It is easy to ignore focus. Focus is a concept tied to keyboard navigation of a UI. Few developers (or designers) use a phone with a keyboard. “Out of sight, out of mind” means that forgetting about keyboards is very common.
Yet, while phones with keyboards are uncommon, there may be more than you might think of:
- Most Chrome OS devices come with keyboards
- Bluetooth keyboards are a popular accessory for tablets
- Users needing assistive technology will often wind up with a peripheral that either is a keyboard or presents itself to Android as a keyboard
- You may be required by regulation to support keyboard navigation
- Televisions are not touchscreens; navigation through a TV app is via a remote that emits key events
- Game controllers emit key events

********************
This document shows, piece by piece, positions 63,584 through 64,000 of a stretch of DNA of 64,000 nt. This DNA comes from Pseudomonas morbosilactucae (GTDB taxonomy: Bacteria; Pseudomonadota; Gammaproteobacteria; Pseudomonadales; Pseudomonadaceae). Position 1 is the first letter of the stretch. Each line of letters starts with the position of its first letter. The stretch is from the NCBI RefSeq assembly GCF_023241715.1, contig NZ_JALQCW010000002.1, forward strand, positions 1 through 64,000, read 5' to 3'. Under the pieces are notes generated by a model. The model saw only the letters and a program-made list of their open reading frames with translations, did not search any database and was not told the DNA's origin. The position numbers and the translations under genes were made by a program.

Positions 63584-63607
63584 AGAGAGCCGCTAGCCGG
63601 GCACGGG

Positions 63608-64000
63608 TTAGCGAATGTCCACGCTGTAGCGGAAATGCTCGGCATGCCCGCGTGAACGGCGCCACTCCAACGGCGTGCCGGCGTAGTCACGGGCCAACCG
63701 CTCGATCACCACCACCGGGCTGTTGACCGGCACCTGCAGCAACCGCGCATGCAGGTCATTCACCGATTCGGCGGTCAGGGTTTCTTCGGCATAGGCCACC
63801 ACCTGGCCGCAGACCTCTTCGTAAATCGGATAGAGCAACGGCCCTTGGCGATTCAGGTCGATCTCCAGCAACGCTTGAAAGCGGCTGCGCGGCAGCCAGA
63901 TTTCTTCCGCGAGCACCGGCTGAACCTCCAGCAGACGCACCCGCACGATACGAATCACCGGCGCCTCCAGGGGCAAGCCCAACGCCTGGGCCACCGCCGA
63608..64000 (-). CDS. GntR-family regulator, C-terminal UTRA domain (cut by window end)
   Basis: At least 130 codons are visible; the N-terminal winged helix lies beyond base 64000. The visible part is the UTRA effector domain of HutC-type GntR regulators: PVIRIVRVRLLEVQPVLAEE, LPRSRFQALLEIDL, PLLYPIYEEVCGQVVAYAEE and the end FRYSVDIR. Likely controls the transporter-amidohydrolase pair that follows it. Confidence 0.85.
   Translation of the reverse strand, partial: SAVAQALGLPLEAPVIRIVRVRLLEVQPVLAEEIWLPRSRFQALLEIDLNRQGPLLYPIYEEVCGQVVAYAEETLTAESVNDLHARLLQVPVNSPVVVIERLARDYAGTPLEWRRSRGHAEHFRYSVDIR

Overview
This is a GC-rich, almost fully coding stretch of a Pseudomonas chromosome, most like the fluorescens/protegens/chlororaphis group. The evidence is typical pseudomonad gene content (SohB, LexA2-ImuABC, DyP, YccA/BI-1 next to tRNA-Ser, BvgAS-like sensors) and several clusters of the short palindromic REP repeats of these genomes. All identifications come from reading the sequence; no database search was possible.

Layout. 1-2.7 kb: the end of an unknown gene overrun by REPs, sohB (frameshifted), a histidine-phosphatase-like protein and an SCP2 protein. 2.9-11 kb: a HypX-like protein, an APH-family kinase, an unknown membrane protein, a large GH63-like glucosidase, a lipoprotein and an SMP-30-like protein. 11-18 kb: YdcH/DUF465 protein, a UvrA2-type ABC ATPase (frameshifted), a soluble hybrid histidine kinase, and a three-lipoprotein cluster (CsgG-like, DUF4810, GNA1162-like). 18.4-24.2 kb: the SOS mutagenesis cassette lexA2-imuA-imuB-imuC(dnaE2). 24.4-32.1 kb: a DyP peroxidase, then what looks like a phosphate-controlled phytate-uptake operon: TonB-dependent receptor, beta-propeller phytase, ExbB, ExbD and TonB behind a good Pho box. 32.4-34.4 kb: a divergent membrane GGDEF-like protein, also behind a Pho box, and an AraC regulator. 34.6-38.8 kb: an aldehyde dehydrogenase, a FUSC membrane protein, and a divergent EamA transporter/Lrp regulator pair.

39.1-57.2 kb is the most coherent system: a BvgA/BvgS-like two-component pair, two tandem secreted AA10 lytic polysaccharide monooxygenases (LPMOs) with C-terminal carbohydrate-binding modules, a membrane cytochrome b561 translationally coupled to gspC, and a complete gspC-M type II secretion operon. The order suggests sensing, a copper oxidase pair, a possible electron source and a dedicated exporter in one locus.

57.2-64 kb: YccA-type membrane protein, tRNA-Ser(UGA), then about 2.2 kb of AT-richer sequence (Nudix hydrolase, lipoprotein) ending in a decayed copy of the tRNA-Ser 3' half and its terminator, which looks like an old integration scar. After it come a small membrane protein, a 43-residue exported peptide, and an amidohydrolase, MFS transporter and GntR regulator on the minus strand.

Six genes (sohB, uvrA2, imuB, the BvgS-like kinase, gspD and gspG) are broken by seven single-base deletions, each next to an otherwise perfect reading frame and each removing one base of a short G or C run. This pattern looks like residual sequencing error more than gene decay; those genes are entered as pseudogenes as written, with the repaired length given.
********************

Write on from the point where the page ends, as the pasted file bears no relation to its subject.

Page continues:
- Your future Compose for Desktop app will be tied tightly to keyboards
- And, believe it or not, there are modern phones with keyboards
Jamie Sanson’s post on focus
demonstrates that Compose has an in-depth API for focus management. It is our job to test our app’s focus management and make fixes in places where the “out of the box” implementation is shaky. Plus, Compose UI is new, and focus management may not have gotten enough community attention, so there may be bugs, or gaps in functionality where Google postponed some things to address after 1.0.
As you develop your battle plan for migrating to Compose UI in the coming years, try to find time to work on focus management… even if it is not your primary focus.